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The Straight Dope: Crooked on Transit

Ted Rosenbaum

Former athlete, full-time engineer. I'd tell you more but I'd have to kill you.

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I've long been an avid reader of the Chicago Reader's Straight Dope.  Cecil Adams and his minions generally do an admirable job of laying out the facts of the matter on issues large and small.  However, unless it was some kind of extended April Fool's joke whose punch line I missed, he (they?) really punted on the issue of transit vs. car efficiency.  It started back in January when Cecil was asked about mass transit energy consumption.  He started his response with two seemingly contradicting quotes--one from the American Public Transportation Association, and one from Randal O'Toole from the Cato Institute--and argues toward an unsatisfying middle by focusing on BTUs (British Thermal Units, a measure of energy) per passenger mile.  His straightforward argument is "true" as far as the numbers go, but completely ignores the problem with point source pollution (i.e. we can achieve economies of scale today via electrification of rapid transit and reduce pollution generally by powering transit with renewable sources, while the infrastructure necessary to do the same with private automobiles is still several years away at best.)

The Straight Dope barely redeems himself by mentioning that the pro-transit argument includes the idea that "transit promotes densely built-up cities, which we know will work from a transportation standpoint. (If all else fails, you can just walk or ride your bike.)" But he ultimately lets his "inner Ayn Rand" effectively side with O'Toole while ignoring the fact that there is no such thing as a free market when it comes to land use.

The ignorance continued on April 1, when he compared the L's energy usage to other mass transit systems around the nation, and then broke down the system by individual line.  First, the comparisons to several of the other systems are unfair and misleading.  New Jersey's PATH system, Boston's T, Philadelphia's SETPA, and LA's LACMTA have a combined 94.2 miles of track, while the L alone has 107.5 miles--this is an order of magnitude difference that wildly overestimates the efficiency of cities that have limited, (albeit high-ridership) transit options at the expense of the CTA's wider coverage area.  DC's Metro Rail numbers are also inflated for a reason I can't quite discern--its single-day ridership record of 1.12 million rides the day of Obama's Inauguration is the only day that system has ever had above their alleged "weekday average ridership" of 935,200.  Plus, all five of Metro's lines run to some pretty-far flung suburbs, so they should all work to drag the system down in the same way Cecil alleges the Purple Line does.  And yet, Metro survives--and at least by ridership metrics, it's thriving.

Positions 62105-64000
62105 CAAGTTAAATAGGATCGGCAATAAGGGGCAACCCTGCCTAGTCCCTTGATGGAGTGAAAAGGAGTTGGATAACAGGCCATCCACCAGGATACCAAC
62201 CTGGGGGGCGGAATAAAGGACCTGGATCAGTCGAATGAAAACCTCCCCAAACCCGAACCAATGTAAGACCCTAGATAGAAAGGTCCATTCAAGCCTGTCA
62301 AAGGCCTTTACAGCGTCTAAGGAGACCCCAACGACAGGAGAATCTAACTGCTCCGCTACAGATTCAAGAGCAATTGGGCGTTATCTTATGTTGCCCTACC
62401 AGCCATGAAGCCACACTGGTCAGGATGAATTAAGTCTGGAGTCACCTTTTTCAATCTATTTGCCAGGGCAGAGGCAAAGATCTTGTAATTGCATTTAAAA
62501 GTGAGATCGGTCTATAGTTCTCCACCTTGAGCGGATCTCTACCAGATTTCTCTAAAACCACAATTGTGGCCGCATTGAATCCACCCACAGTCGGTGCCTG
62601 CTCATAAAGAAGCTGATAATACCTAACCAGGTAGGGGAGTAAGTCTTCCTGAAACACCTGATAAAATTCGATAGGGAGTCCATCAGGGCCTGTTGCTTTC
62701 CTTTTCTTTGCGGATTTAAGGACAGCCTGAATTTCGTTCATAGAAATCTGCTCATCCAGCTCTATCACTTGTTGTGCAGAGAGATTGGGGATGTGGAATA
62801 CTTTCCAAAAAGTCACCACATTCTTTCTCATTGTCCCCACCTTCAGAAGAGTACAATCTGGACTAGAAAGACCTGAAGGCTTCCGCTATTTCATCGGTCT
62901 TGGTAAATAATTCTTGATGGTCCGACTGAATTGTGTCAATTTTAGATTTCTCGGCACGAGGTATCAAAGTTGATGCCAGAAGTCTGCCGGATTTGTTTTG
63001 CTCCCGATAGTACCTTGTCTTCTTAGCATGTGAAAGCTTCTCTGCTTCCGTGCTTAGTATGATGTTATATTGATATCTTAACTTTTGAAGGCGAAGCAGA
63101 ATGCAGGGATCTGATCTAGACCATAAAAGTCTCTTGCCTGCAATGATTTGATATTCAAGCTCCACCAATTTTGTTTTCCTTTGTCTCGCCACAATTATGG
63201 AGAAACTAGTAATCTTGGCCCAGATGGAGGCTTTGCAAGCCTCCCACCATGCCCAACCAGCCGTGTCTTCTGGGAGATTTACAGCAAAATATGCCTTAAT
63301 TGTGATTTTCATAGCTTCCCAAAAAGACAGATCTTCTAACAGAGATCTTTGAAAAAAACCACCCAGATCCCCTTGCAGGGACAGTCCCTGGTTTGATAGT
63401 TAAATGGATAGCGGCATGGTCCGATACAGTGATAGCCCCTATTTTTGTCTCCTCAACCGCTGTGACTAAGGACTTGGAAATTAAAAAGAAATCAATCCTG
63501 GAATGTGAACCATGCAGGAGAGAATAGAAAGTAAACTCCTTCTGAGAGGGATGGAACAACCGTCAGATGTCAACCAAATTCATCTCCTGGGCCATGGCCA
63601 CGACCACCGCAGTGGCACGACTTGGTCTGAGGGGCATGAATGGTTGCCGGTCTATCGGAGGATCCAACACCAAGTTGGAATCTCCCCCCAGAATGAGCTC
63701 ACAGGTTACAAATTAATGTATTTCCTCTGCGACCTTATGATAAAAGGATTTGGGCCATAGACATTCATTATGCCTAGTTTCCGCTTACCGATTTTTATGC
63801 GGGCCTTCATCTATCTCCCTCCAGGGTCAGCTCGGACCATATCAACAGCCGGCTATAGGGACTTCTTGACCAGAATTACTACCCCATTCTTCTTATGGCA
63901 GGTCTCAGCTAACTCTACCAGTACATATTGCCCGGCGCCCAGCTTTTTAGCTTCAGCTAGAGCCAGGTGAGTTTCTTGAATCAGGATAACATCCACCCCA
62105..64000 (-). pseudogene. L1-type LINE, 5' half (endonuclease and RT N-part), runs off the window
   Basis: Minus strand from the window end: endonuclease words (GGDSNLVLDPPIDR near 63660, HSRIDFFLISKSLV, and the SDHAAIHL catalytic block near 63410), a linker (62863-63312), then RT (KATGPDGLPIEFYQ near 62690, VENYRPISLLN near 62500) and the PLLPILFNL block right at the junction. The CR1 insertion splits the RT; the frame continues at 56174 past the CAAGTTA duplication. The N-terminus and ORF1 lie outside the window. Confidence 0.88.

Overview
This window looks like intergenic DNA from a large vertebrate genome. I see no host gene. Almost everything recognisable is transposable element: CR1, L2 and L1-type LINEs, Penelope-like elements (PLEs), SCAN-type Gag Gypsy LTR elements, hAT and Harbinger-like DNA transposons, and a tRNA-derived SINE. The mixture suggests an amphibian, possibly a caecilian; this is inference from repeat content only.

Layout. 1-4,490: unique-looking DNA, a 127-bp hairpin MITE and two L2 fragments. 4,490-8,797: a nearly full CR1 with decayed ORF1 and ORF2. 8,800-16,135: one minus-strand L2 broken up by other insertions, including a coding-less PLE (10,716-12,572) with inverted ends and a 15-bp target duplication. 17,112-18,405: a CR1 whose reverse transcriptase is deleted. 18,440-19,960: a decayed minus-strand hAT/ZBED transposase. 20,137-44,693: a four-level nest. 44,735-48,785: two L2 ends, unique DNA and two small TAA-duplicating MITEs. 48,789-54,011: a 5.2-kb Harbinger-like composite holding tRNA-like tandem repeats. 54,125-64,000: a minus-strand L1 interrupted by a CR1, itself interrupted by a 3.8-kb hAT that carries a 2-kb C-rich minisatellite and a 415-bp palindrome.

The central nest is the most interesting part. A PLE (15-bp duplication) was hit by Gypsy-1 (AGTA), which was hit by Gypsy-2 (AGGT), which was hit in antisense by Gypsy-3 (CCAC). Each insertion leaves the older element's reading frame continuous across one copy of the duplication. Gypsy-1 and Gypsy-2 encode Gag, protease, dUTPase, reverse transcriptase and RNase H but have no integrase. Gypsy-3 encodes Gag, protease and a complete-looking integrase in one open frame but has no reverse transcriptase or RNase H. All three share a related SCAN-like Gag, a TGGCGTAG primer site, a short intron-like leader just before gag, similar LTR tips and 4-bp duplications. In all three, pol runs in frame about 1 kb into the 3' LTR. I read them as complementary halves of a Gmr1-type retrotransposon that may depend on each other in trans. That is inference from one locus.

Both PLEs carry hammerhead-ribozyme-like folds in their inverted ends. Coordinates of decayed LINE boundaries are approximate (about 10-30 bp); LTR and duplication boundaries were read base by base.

Finally, I'll be the first to admit that the L does not match the efficiency of New York's Subway--few systems in the world do.  But if we're trying to make the L more efficient, isn't the Chicago-New York disparity an argument for building out the system and encouraging density near stations to reach levels approaching the Big Apple's, not giving everyone a car to commute in by themselves as O'Toole would suggest?

Even more generally, Cecil makes a common and fatal flaw in his argument: he assumes the raison d'ĂȘtre for transit is the environmental advantage it yields over private motorized commuting.  The point of transit--and the entire concept of urbansim/livability/whatever you want to call it--is about fundamentally changing the geometry of how we live our lives.*  If we only take into account travel on an average weekday, we fail to appreciate transit for how it improves our lives 7 days a week, 365 days a year, throughout our lives.  It lets kids who can't yet drive get around without relying on their parents to drive them.  It lets seniors maintain a high standard of living even after they lose the ability to drive themselves around.  Transit lets the rest of us leave the car snugly snowed into a parking spot when the lake effect snow piles up--if we own a car at all.  It keeps drunk drivers from tragically taking lives on the weekends.   And as smart phones and other devices make us more productive during transit, transit gives parents more time to spend with their kids.

If Cecil Adams and Randal O'Toole won't think of the kids, I certainly will (mostly because I still think of myself as one, and I'm selfish that way.)

* Through all this, I haven't even gotten into the fact that paving over all of god's creation just so we can drive and park anywhere at any time is not a sustainable idea.



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